Corporations that misclassify employees as â€śindependent contractorsâ€ť deprive workers of basic legal protections and shift billions of dollars in costs to law-abiding taxpayers.
Online PR News – 11-May-2010 – – Corporations that misclassify employees as 'independent contractors' deprive workers of basic legal protections and shift billions of dollars in costs to law-abiding taxpayers.
The Internal Revenue Service estimates employers misclassify more than 3 million employees, while a study by the U.S. Department of Labor revealed up to 30 percent of employers audited in nine states misclassified employees.
Certain industries appear to be more prone to misclassification than others. Trucking and construction companies have seen a rise in the number of misclassification cases.
As a general rule, a person who works at the direction and control of another is considered 'employee.'
In contrast, an 'independent contractor' is paid to provide a particular service or product, but its day-to-day work activity is not supervised by the company paying for the service or product. Independent contractors are not protected by laws governing minimum wages, overtime, family or medical leave, workplace health and safety, unemployment insurance, or workers' compensation insurance.
Fortunately, government officials are stepping up enforcement of laws against employers that resort to this practice.
At the federal level, President Obama recently called for an additional $25 million appropriation for misclassification initiatives. Under the plan, the U.S. Department of Labor will strengthen investigation and enforcement, provide grants to help states address the problem, and slap heavy fines on businesses that violate the law. Meanwhile, Congress is working on new legislation to increase penalties and ensure that workers are notified of their legal rights.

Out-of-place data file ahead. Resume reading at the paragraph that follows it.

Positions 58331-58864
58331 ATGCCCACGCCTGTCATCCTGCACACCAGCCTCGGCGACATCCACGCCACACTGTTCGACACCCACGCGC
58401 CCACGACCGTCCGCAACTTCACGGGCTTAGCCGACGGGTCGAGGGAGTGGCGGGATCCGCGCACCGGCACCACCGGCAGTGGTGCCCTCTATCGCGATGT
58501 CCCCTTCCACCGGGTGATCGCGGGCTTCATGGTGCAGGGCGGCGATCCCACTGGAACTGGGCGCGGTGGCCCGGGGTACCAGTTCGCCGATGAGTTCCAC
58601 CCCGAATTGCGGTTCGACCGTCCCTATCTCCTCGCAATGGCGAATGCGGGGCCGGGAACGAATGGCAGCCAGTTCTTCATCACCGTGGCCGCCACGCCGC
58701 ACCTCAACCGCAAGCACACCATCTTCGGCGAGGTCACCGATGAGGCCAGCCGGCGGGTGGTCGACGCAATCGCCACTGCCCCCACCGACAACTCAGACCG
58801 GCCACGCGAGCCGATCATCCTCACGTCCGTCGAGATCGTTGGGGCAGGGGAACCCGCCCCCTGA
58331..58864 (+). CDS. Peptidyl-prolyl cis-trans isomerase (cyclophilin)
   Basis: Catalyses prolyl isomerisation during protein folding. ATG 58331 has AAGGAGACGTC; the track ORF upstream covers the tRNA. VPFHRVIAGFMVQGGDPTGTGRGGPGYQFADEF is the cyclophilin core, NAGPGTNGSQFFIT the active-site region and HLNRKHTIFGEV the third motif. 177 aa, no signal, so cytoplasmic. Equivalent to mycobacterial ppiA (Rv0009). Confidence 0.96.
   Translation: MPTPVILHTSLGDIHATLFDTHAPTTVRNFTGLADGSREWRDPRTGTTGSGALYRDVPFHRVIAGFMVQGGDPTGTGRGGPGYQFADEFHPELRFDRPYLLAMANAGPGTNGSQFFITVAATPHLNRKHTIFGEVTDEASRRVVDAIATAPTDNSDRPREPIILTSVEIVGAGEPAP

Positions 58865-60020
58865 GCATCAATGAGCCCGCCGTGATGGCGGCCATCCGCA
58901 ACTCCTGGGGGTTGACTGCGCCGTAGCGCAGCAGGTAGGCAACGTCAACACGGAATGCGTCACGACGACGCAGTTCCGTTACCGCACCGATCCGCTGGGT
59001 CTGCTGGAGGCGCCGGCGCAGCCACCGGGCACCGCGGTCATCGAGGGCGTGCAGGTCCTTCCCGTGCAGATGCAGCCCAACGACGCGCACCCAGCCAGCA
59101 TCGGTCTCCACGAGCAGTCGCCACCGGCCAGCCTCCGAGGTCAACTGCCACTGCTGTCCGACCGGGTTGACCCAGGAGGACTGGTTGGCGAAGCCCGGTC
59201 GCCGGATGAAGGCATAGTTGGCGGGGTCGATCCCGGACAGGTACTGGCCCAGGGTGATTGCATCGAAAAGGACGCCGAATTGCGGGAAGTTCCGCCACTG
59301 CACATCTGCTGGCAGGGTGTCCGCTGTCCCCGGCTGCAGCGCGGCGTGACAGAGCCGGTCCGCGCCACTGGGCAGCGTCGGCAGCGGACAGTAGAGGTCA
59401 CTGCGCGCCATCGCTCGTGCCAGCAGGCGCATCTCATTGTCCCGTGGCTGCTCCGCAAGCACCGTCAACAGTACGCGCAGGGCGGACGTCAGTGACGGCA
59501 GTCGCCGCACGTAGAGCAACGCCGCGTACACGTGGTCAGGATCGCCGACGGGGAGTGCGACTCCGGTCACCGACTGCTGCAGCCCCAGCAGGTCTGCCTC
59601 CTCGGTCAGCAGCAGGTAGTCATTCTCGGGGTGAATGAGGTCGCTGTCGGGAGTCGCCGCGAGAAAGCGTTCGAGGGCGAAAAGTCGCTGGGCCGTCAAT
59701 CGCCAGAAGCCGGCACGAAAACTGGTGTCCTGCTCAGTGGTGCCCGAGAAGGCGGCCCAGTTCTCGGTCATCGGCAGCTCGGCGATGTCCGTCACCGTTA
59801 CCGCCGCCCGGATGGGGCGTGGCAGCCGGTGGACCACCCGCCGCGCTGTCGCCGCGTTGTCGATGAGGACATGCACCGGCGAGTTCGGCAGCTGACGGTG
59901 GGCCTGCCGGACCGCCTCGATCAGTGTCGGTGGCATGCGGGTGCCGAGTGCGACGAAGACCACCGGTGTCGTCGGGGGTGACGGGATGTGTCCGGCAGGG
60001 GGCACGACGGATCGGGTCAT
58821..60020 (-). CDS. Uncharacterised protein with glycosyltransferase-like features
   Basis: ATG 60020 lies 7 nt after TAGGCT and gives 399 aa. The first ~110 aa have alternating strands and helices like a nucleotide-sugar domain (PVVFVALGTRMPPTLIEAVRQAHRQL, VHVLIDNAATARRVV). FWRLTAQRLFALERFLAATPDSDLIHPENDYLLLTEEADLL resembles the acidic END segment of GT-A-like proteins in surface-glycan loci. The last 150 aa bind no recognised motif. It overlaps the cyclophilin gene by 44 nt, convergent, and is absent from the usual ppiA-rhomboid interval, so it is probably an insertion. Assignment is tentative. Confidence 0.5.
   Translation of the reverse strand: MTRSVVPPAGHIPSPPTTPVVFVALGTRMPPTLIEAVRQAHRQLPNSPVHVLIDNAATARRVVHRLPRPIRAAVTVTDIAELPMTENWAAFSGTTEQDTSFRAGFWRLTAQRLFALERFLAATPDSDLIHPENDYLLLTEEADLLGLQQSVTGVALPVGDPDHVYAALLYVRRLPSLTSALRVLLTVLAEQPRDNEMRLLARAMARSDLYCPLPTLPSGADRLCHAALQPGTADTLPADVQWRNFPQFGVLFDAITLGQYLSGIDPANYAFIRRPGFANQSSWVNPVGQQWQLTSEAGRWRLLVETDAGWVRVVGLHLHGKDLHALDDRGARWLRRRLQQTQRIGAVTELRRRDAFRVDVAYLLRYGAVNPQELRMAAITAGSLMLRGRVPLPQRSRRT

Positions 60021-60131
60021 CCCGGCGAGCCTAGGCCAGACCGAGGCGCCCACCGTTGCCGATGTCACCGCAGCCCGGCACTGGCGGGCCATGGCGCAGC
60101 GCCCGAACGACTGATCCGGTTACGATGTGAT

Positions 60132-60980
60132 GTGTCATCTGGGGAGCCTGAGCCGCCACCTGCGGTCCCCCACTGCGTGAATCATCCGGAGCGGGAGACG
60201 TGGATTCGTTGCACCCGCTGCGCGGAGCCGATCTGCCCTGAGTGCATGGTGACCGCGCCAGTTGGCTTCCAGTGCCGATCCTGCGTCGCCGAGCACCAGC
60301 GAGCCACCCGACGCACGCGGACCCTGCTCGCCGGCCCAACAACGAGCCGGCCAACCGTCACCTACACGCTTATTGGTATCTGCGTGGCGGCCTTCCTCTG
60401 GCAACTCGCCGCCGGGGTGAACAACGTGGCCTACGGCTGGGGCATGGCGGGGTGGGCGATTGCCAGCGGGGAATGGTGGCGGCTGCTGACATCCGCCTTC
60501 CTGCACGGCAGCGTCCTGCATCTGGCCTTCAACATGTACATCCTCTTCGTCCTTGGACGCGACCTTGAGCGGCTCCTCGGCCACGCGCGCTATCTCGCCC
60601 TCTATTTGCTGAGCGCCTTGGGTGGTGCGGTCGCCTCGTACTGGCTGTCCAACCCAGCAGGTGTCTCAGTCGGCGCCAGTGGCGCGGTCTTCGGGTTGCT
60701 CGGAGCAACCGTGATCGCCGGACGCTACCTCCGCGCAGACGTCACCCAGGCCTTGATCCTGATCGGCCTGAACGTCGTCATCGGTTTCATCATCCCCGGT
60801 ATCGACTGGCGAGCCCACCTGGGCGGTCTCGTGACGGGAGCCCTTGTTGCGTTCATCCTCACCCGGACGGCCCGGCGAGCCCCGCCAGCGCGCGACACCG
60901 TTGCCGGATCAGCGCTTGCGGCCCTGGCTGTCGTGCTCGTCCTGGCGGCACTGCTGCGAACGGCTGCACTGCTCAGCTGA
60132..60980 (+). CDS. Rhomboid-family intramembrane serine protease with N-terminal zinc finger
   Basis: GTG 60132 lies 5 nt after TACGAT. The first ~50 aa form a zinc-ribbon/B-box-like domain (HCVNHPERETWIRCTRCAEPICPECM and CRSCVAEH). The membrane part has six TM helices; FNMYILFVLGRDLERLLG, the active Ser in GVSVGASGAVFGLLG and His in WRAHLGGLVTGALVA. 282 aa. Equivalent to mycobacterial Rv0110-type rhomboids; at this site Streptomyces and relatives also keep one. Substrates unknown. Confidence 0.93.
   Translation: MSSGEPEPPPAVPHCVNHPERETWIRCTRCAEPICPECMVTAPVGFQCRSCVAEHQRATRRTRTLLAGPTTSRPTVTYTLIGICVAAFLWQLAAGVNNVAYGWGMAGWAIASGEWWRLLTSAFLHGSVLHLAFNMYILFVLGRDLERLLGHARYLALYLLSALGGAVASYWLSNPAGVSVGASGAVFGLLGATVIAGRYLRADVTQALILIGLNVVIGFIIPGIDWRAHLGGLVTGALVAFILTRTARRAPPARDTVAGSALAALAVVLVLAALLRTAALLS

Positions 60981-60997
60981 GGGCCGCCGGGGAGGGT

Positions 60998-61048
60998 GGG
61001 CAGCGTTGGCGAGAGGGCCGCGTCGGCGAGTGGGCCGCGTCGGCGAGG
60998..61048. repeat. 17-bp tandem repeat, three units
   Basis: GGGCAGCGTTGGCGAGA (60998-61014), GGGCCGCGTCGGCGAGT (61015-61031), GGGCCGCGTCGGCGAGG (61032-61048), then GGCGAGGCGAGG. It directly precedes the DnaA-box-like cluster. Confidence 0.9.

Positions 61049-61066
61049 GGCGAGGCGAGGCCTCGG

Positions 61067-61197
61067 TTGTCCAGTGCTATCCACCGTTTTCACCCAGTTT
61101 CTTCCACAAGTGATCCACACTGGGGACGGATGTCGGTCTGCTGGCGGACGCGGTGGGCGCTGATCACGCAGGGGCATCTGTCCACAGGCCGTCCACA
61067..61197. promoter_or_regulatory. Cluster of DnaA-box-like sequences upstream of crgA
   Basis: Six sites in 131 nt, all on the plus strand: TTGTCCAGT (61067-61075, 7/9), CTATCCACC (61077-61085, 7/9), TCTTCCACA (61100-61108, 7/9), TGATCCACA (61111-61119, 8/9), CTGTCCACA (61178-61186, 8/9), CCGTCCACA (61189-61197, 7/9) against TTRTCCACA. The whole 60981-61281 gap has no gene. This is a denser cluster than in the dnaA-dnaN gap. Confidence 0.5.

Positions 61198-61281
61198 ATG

In Michigan, the Governor created a special Interagency Task Force on Employee Misclassification. This task force is developing strategies to coordinate and strengthen enforcement mechanisms in the state and with other jurisdictions, and make recommendations for state legislative action.
One of the many consequences of misclassification is that it deprives workers who suffer on the job injuries of the right to workers' compensation benefits.
Under Michigan law, nearly all businesses must carry workersâ€™ compensation insurance coverage. If an employee suffers a work-related injury, he or she is eligible for workers' compensation benefits, including wage loss, medical treatment, and rehabilitation services.
Workersâ€™ compensation is a type of 'no fault' insurance coverage. In other words, an employer cannot deny workers' compensation by contending that the worker was injured as a result of carelessness. Instead, the law requires the employer to provide medical treatment immediately after the worker is injured, and to pay wage loss benefits if the injury prevents the worker from returning to employment for more than a week.
"A lot is at stake when you are unable to work and wrongfully denied workersâ€™ compensation benefits. Families often depend on the income that an injured worker lost," says Mark Bernstein, Michigan workers' compensation attorney. "Contact a lawyer if you are denied workers' compensation benefits."
If you or a loved one was injured at work and denied workers' compensation benefits, you should protect your legal rights by contacting an experienced Michigan workers' compensation lawyer.